MASERU — Lesotho’s hopes of clinching its first medal at the London Olympics Games were on Tuesday extinguished when sprinter Mosito Lehata finished last in the 200-metre race.
Lehata finished last in heat one in 20 seconds 74 mini-seconds.
Up against the likes of Jamaica’s Yohan Blake, the 22-year-old athlete went into the competition as an underdog but still managed to put a heroic fight for his country.
Blake came first in 20.38, 37 mini-seconds faster than Lehata.
Lesotho began its campaign at the Olympics last Friday with swimmer ’Masempe Theko finishing last in the group stage.
’Mamoroallo Tjoka also failed to live up to expectations after a dismal performance in the 42.2-kilometres marathon on Sunday.
Tjoka finished 90th in a competition that was contested by 107 female runners from around the globe.
Lesotho Amateur Athletics Association (LAAA) spokesperson, Sejanamane Maphathe, said Lehata must be commended for his performance on Tuesday.
“We must congratulate the boy for his performance despite coming last,” Maphathe said.
“He was up against top athletes in the world and going into the competition as an underdog, the boy did a sterling job.”
Maphathe said Lehata might have been affected by fatigue.
“As administrators, I think we must shoulder the blame here because this boy has within a month been travelling from Mauritius to Lesotho, from Lesotho to Wales and from Wales to London,” Maphathe said.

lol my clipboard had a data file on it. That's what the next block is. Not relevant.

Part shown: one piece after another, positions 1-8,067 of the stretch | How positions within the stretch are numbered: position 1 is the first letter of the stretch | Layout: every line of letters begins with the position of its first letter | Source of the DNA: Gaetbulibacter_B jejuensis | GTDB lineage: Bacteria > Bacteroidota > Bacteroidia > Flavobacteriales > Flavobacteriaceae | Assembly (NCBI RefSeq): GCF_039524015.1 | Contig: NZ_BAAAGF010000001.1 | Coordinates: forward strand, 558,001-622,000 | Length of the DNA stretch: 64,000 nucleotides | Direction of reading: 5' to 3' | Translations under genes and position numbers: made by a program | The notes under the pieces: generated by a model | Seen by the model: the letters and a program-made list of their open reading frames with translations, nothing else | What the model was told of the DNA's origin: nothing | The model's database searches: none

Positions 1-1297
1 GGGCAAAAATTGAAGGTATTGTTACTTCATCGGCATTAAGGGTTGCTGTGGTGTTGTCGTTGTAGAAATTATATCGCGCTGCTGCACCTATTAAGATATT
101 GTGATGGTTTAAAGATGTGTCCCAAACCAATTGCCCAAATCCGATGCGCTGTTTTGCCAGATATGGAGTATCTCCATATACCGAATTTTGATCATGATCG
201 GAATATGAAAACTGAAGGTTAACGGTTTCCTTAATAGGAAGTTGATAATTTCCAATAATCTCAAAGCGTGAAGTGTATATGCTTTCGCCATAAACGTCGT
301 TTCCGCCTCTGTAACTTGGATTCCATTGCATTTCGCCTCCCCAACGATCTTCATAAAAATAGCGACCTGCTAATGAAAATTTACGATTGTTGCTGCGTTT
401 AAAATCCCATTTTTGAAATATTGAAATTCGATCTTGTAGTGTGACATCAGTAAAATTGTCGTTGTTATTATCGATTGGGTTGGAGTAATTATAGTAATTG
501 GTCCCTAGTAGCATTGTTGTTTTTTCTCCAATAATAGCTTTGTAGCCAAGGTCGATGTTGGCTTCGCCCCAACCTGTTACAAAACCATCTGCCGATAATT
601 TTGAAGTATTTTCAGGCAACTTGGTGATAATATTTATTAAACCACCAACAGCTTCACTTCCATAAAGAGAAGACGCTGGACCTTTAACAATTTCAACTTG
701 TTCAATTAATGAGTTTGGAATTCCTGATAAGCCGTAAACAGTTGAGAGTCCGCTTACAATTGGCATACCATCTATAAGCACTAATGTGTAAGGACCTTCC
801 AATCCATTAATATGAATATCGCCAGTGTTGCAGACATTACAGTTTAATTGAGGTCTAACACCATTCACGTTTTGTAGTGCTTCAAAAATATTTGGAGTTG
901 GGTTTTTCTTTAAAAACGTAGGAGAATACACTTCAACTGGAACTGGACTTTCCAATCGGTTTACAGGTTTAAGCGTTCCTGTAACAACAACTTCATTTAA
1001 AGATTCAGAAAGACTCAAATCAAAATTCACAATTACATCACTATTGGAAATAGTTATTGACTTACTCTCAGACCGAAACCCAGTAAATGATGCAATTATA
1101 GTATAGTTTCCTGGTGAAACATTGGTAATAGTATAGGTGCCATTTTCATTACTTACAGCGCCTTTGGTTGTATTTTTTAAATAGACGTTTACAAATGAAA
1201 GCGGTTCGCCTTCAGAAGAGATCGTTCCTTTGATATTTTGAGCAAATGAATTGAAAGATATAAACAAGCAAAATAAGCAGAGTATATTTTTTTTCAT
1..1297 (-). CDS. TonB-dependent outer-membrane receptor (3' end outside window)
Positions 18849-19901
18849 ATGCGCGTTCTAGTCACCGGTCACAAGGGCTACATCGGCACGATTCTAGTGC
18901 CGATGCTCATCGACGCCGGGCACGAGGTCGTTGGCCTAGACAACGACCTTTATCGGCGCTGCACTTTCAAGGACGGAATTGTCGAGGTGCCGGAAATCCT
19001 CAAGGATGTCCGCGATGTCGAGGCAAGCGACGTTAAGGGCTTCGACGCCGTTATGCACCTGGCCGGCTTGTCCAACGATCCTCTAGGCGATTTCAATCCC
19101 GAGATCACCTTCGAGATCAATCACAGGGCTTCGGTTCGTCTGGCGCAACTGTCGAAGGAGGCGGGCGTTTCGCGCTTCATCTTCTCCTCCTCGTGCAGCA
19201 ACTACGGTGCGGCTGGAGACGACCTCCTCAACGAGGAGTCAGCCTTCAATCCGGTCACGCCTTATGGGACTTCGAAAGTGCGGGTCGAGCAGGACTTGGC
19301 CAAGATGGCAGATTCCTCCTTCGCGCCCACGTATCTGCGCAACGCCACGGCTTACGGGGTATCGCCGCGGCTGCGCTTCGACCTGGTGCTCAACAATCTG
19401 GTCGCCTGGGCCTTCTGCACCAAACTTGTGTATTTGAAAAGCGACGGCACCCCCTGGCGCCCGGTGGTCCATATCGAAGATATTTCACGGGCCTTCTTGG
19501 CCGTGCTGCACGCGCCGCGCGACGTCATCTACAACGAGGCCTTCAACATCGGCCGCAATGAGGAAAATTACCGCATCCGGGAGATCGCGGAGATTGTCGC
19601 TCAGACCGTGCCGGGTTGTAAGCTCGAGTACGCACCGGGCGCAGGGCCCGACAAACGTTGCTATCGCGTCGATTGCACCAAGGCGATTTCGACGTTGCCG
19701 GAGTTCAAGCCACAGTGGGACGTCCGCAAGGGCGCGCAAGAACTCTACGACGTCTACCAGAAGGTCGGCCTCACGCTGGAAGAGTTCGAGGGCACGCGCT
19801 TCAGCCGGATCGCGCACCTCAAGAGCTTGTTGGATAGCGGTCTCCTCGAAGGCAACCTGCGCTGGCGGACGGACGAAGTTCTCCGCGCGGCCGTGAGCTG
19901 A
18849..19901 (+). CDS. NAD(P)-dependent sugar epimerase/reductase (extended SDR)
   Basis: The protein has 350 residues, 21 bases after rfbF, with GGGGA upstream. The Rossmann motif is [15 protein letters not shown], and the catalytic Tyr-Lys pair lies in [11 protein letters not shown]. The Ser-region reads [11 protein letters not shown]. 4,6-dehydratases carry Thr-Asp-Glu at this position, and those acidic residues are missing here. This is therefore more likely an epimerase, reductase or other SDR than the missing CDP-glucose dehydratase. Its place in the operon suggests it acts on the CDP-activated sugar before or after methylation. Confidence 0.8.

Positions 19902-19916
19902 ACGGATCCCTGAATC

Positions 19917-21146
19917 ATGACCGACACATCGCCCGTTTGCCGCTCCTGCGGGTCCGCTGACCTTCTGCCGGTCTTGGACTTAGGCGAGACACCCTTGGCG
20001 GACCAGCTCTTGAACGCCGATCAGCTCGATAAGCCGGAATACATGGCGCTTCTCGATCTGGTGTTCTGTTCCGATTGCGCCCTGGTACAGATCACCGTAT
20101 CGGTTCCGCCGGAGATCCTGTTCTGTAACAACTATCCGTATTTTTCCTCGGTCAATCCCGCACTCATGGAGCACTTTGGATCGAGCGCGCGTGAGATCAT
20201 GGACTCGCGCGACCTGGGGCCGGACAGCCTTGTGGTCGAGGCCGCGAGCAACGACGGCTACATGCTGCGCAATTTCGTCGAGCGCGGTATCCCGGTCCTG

“Some of these top athletes Lehata was up against started their training sessions way back in May and have been staying (in London) to avoid travelling fatigue,” he said.
Travelling can cause fatigue and affect an athlete’s performance, he said.
“We must in future draw a clear plan for our athletes, decide if they go stay in a competition venue ealier or go there just in time for a competition,” he said.
Lehata’s Tuesday time was a clear indication that something wrong happened.
“This just shows that something went wrong and I strongly suspect it is travelling fatigue,” he said.
Maphathe said there was also need to congratulate Tjoka.
“She finished the race in 2:43 and that is within her past recorded times. She has been finishing and winning races within this time and despite finishing 90th, she tried her best,” he said.
Lesotho’s last hope of winning a medal now lies on Tšepo Ramonene.
Ramonene will be competing in the 42.2km marathon on Sunday.